Wednesday, March 16, 2011

The Need to Understand Teacher Quality

Director and Instructor, Engineering and Mathematics Institute of Technology at Forest High School
On March 3, 2011 Secretary Arne Duncan on the National Call on Flexibility and Productivity stated, “We're challenging states and districts to use teacher effectiveness in the classroom as a factor in teacher layoffs. Districts should not let go of effective young teachers because it's the easiest path and they should not let go effective, higher-paid veterans to save money.”

This would be ideal if we did not have a teacher evaluation system that is broken. We cannot talk about teacher quality without considering principal quality and the quality of the evaluation instrument. Currently vast numbers of educators are evaluated by an instrument that is broken and by individuals who do not have time to effectively use the evaluation tool that currently exist. Countless of these instruments do not include critical Value Added components.

The intent of the evaluation tool needs to be a clear. Is it a tool for dismissal, or understanding how to strengthen and develop educators and the profession? If the tool is used for the latter, there is a need to expand it to look at factors that support and impede effectiveness.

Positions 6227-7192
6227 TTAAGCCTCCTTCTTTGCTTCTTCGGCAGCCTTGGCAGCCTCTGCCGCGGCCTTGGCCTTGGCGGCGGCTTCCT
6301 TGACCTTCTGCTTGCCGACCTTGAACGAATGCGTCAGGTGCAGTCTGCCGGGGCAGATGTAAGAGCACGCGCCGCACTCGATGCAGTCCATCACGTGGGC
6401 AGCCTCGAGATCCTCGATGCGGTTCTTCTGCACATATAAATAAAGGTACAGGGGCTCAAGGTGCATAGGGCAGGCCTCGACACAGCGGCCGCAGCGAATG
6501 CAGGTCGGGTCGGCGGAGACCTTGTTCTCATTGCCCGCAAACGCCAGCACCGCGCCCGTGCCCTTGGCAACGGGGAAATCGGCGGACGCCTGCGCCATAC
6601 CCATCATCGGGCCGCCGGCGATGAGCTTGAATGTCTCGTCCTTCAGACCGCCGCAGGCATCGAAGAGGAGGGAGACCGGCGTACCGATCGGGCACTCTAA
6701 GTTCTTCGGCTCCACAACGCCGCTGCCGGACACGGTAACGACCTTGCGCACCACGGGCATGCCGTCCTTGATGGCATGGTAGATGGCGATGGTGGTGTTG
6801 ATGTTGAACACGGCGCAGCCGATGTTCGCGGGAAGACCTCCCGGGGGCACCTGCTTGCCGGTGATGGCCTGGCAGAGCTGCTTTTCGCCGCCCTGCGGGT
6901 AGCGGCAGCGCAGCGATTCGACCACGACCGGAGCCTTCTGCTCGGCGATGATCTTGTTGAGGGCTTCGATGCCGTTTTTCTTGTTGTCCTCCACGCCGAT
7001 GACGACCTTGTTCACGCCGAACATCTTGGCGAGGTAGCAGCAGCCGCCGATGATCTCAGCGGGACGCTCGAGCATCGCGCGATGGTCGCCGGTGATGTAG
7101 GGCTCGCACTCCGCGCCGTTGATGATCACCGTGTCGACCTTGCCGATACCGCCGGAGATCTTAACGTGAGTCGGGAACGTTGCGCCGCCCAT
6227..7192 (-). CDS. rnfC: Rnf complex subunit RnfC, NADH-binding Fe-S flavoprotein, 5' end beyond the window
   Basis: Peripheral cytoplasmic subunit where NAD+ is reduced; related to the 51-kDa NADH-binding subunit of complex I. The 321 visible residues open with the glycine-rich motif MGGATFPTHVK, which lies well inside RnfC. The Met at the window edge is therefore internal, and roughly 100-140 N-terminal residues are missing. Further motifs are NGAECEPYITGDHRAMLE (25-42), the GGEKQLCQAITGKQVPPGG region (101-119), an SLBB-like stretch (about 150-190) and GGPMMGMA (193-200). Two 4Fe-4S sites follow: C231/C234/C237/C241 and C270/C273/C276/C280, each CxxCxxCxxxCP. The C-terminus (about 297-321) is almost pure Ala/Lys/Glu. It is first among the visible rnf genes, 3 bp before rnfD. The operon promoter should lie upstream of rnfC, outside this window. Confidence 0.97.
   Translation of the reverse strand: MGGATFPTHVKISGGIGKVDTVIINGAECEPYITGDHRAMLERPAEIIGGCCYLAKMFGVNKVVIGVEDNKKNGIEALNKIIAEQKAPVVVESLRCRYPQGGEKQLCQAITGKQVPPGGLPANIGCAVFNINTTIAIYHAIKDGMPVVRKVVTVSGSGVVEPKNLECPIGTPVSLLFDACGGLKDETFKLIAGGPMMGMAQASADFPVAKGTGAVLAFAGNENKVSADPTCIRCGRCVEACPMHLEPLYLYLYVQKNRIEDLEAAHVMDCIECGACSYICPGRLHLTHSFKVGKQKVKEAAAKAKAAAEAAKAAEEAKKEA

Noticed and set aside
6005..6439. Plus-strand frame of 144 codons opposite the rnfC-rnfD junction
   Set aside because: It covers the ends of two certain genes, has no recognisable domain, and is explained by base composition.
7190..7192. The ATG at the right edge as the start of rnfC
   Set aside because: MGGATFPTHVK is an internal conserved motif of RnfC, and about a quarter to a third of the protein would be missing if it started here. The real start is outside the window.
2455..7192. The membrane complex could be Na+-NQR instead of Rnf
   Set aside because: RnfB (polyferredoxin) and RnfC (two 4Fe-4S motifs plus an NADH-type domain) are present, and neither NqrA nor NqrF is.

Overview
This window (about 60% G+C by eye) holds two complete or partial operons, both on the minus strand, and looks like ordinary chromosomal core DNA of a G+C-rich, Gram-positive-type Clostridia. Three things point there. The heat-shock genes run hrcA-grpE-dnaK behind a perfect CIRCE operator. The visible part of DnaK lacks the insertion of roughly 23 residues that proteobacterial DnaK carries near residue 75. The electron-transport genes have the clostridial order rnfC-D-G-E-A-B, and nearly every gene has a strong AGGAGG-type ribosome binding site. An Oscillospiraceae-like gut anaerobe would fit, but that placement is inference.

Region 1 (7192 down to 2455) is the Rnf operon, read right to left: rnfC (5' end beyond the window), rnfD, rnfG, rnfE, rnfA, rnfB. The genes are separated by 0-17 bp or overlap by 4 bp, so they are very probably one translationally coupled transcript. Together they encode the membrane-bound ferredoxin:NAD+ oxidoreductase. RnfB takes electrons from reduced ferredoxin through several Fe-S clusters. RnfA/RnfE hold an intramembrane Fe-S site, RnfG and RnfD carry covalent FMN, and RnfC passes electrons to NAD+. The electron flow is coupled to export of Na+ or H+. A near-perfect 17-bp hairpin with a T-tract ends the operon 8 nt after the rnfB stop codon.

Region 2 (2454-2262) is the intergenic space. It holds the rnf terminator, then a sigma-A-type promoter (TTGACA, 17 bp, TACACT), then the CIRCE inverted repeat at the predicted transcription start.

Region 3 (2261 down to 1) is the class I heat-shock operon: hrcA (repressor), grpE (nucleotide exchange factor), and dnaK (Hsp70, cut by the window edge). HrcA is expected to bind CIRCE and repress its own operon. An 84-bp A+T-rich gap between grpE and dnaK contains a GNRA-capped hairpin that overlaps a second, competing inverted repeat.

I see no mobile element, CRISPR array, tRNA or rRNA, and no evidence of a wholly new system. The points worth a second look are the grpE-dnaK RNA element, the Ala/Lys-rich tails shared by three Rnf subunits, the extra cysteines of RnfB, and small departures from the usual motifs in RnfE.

This tool should give educators and the public a realistic look at students, testing, teaching assignments, interventions, and make clear the penalty for poor performance. The data such an instrument would provide could be used to determine the best use of the teachers’ talents and the most effective professional development for enhancement or improvement. Such an instrument does not presently exist.

Many states are currently in a race to implement new teacher quality legislation without realizing the time and expertise required for this task. A number of states think a fair, accurate, and valid instrument can be developed and implemented in a matter of months. Very few, if any, states have the resources or personnel to develop a scientifically valid, comprehensive evaluation tool. I think we can learn from the National Board of Professional Teaching Standards in this area. These standards and the accompanying assessments took years to create, field test and refine. My hope is that the National Board’s process of standards development is used to create an effective teacher and principal evaluation tool.